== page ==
No, I’m not getting involved in horology. Yet.

A horologist is someone who appreciates and collects timepieces – wristwatches, clocks, all that. Trust me, I don’t have the time to start collecting wristwatches (yes, you saw what I did there), even though every December I go to the local jewelry shop and try on a Tag Heuer “Le Mans” chonograph for 30 seconds, just for the fun of it …

That being said, my YouTube algorithms brought me to this channel. And I have to say … it’s an addictive channel.

This guy Marshall takes apart pocket watches and wristwatches, cleans them, restores them, and gets them back to working order. You see him using specialized tools to remove the clock face and hands, to remove and clean the gears ,to re-wind the mainspring, and to replace faded crystals.

Example. This was the first video that came across my feed. Apparently Marshall acquired a vintage Rolex that had some sentimental value for its owner; but upon opening the watch up, he discovered that seawater had leaked into the mechanism.

What did Marshall do about this?

He repaired it.

Yeah, I’m sitting there for the next hour, watching him disassemble the watch – step by step – clean the mechanism – reassemble the watch – and then the finished reveal of the newly working timepiece.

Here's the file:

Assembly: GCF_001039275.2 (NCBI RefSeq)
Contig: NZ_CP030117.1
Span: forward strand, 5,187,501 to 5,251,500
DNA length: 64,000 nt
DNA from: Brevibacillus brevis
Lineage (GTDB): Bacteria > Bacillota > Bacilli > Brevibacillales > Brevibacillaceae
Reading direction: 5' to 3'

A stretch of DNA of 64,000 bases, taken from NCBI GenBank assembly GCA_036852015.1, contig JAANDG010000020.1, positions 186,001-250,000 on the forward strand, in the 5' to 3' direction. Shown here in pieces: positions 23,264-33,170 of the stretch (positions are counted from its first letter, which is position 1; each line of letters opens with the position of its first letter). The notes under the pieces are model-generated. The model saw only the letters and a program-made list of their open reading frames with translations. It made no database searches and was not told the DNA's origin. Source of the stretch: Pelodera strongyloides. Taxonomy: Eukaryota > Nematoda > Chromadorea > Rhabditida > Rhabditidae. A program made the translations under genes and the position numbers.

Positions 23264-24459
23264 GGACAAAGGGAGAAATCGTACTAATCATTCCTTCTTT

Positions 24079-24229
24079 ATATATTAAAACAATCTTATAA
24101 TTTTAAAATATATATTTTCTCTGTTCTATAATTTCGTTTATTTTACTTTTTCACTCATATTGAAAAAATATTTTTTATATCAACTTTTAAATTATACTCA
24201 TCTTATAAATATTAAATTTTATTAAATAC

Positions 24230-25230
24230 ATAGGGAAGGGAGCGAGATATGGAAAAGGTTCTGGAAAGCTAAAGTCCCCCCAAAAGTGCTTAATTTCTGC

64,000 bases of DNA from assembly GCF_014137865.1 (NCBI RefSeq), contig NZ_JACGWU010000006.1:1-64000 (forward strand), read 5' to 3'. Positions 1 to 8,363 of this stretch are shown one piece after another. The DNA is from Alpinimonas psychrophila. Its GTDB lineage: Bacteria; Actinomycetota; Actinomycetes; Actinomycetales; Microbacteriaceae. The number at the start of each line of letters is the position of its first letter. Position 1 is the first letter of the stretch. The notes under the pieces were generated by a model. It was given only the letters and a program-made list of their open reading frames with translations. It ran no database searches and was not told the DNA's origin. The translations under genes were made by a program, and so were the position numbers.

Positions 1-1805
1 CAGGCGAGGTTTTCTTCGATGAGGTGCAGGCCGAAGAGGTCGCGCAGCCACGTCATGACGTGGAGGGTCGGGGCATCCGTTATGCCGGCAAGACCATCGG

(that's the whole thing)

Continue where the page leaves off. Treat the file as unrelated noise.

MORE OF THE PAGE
And Marshall has no discretion with what type of watch he repairs. He can work on a classic Rolex that’s totally outside of the budget of the common man … or he can fiddle around with a World War II-era Elgin timepiece…

Heck, he even restored a Mickey Mouse wristwatch. Yes, he did.

Marshall’s channel, Wristwatch Revival, features several episodes of him taking apart the watches, cleaning them, commenting on everything from the satisfying sound of popping the mainspring back in its case to suggesting that certain springs should have “Born to Fly” tattooed on their frames …

And if you’re working on something at home and need some background video with a “start-and-finish” project playing … this would definitely satisfy that desire.

But yeah, I’m not ready to get into watch repair. You need to see all the tools Marshall has at his disposal. There’s specialized tools that exist only for repair on certain watch types. And the screws are so tiny, they can fall off your workbench and disappear forever … yeah, I just can’t do that. Not now.

But I tell you, if I ever get my mitts on that Tag Heuer “Le Mans” watch and I need it repaired … I know just the person to ask. 😀